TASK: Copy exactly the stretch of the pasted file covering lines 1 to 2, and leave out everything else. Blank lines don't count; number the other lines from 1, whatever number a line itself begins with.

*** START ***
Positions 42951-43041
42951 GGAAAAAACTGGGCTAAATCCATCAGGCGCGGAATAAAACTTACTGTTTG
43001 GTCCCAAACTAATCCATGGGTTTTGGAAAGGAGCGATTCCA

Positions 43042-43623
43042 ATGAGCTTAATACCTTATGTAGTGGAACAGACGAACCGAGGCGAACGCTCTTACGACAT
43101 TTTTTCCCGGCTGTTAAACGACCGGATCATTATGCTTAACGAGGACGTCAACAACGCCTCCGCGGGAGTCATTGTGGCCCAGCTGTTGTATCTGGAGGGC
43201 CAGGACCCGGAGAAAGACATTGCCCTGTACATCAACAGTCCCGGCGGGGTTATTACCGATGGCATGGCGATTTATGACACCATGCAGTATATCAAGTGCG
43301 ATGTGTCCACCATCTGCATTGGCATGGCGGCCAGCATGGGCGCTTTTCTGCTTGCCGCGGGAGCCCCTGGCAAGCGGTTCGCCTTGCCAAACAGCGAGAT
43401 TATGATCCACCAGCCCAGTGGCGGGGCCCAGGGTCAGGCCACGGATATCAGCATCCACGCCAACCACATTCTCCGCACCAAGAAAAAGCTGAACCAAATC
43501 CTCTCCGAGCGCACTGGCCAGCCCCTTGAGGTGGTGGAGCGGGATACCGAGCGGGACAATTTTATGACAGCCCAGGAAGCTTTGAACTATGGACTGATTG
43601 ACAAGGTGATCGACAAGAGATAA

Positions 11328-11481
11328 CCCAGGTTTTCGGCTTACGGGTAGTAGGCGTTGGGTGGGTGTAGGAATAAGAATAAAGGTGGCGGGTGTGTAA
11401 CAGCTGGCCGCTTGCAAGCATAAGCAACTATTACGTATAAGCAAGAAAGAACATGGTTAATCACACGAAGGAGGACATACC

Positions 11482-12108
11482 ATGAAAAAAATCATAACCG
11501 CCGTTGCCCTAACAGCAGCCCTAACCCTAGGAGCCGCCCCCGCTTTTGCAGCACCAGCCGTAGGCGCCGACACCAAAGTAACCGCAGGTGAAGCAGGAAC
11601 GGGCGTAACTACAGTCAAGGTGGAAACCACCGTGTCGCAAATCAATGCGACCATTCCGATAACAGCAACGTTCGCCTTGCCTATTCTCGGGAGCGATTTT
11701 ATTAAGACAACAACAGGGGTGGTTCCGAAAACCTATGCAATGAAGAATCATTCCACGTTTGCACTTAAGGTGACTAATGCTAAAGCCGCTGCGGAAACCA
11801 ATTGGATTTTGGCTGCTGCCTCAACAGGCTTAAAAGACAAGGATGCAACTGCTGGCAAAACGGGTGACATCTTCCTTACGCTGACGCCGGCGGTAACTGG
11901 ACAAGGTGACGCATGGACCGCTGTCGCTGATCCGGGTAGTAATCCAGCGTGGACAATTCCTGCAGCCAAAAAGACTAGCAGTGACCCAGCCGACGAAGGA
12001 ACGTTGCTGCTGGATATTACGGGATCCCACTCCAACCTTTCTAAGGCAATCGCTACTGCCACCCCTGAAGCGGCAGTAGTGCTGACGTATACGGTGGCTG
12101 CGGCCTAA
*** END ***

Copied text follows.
Positions 42951-43041
42951 GGAAAAAACTGGGCTAAATCCATCAGGCGCGGAATAAAACTTACTGTTTG